edit: I should add here, that if there is any reasonable doubt of a failure of any particular piece of wood, I'll be wearing my modified fielder's mask under the usual face shield......which would greatly increase the safety aspect. If there is any injury from wood separation, or failure in my future, it will be a piece of wood that gives no outward indication that it will. I acknowledge that it's entirely within reason to assume that time may come, and I am doing what I can to help protect myself. Staying our of the "line of fire" is all well and good. I practice that whenever I can, but since it limits your body movements and positioning of lathe tools, it's unreasonable to expect most, if not darn near every single turner to cross that line from time to time.....even from those who say they don't......they just don't admit it. Even so, the rule doesn't apply to ricochets.....as we've heard some examples of that very thing. If someone wants perfection in safety expectations all the time, every time.....he should consider some other endeavor than wood turning.

    ooc
     
    Last edited: Sep 13, 2014
  7. hockenbery

    hockenbery AAW Advisor Staff Member

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    Mark,

    Sort of the whole point. We "never" intend to forget the basics. Most of us being human have done one or two really stupid things in our lives and we "never" know when the next one will be accomplished.

    Our ability to detect hidden flaws in wood is imperfect at best. The separation of a large blank is a huge risk we take when turning large pieces.

    As to risk management.....
    It is what we do in virtually every aspect of safety. Whether it is buckling seat belts or going inside during thunder storms.

    The USA used to average 80 deaths a year from lightning. We now average 30. Everyone knew it was a good thing to come in out of the rain but few people did it.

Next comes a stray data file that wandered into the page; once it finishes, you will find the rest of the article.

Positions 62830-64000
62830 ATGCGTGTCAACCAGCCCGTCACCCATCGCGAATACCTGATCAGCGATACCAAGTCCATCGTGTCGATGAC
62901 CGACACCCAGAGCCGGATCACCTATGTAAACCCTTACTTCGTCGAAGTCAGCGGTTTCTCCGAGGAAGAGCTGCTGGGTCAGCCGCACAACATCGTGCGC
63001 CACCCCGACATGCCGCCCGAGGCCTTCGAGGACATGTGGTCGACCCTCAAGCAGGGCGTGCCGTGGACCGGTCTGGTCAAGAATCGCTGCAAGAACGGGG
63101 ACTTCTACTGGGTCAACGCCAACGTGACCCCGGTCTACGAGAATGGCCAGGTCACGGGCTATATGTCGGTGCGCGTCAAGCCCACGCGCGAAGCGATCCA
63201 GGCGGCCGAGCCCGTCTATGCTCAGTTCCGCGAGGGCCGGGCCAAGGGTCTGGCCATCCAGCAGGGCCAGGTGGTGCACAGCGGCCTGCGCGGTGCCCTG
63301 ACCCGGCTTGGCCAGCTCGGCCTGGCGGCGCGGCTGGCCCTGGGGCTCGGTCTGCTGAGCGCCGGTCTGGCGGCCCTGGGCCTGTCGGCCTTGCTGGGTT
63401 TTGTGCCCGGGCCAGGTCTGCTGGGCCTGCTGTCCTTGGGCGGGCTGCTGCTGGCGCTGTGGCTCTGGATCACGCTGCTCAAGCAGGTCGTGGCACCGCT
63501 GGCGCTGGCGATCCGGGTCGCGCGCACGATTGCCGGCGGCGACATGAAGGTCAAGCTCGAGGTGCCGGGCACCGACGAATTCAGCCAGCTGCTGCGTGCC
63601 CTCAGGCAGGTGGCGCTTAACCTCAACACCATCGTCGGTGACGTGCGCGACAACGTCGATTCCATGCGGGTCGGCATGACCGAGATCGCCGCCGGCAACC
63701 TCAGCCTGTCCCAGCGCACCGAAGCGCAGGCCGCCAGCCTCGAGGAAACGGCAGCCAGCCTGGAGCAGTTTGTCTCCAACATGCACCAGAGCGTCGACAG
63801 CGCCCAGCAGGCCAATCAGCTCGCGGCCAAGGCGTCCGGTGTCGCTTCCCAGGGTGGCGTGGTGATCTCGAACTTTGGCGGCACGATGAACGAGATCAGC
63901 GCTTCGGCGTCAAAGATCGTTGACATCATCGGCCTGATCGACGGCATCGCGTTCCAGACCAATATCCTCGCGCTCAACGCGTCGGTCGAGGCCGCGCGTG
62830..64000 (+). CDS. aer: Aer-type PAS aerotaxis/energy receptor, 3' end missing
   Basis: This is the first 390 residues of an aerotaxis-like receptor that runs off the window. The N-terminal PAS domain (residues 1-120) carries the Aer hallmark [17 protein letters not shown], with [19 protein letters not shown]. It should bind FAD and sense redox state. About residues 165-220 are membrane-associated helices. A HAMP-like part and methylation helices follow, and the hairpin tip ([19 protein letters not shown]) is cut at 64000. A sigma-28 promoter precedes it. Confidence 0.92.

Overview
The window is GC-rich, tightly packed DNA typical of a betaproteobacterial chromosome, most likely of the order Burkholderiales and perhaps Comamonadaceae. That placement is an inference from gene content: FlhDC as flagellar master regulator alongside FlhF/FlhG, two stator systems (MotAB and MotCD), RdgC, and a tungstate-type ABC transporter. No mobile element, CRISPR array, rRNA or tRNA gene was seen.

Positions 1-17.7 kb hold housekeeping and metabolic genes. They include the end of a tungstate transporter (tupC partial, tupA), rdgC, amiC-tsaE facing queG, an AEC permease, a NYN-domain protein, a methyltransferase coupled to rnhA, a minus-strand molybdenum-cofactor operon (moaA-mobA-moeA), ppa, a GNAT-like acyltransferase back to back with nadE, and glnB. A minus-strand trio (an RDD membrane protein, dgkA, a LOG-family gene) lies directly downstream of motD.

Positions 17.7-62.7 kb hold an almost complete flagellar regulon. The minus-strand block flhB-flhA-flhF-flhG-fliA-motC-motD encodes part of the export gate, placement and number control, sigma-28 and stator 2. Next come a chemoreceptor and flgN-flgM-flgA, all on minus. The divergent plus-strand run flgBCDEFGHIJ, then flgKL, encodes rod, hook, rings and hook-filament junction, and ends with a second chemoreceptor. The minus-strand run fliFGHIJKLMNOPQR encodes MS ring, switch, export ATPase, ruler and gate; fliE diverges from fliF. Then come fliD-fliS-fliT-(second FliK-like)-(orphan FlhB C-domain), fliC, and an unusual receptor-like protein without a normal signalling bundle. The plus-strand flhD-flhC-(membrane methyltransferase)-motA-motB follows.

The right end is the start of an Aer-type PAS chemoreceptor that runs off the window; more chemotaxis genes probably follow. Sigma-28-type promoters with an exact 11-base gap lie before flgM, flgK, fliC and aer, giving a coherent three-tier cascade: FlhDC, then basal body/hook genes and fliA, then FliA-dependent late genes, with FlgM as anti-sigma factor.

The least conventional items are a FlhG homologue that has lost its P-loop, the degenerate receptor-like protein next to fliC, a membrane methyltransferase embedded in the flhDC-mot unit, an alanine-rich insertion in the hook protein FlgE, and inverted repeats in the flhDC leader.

Using risk management tools of mandating the stoppage of work and emptying stadiums when lightning hits within 6 miles and waiting 30 minutes after the last detected lightning strike to resume forces people indoors. Imagine the cumulative time, effort, dollars spent to save 50 lives a year! 62.5% is a failing grade!
    It's amazing how much we Americans value life when it comes to lightning deaths.

    Page 27 of the June 2014 American Woodturner has an excellent article by Lynne Yamaguchi.
    She has some energy calculations for flying wood and the energy absorbing ratings of different helmet standards.

    Sort of the bottom line is that even a riot helmet would not have been rated to withstand the force with which Lynn was hit but it was close.

    Al
     
    Last edited: Sep 13, 2014
  8. hockenbery

    hockenbery AAW Advisor Staff Member

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    In the article, Lynne Yamaguchi refers us to a chart on the AAW web site.

    It provides the standards for various shields and the kinetic energy of sample woodturning projectiles.

    http://c.ymcdn.com/sites/www.woodtu...Yamaguchi.pdf?hhSearchTerms="Assess+and+risk"

    Keep in mind the charts refer to impact. With a large block hitting the head the concussion and brain injury are events that can happen even though the face isn't damaged.
     
    Last edited: Sep 13, 2014
  9. hockenbery

    hockenbery AAW Advisor Staff Member

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    Odie,

    What are the specs on your shield

    Lynne's article discussed the NIJ 0104.02 standard for impact resistance.

    There is a huge difference in the z87 + High" standard which the bionic shield meets and the NIJ 0104.02 Standard for riot Face shields.
    Something like 4.4 joules and 111 joules.

    If you got a NIJ 0104.02 rated shield for $15 that is a bargain.
    Al
     
  10. Mark Mandell

    Mark Mandell

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    Lets also remember that Lynne's article and test value was for a US riot HELMET, not just the face shield as Odie is using. The helmet would be supplying a substantial amount of structure and protection that Odie's modified flip-up will not have. If somebody wants the protective capacity noted in Lynne's article, they have to buy the whole rig, helmet, face-piece, (chin straps and suspension system) and all.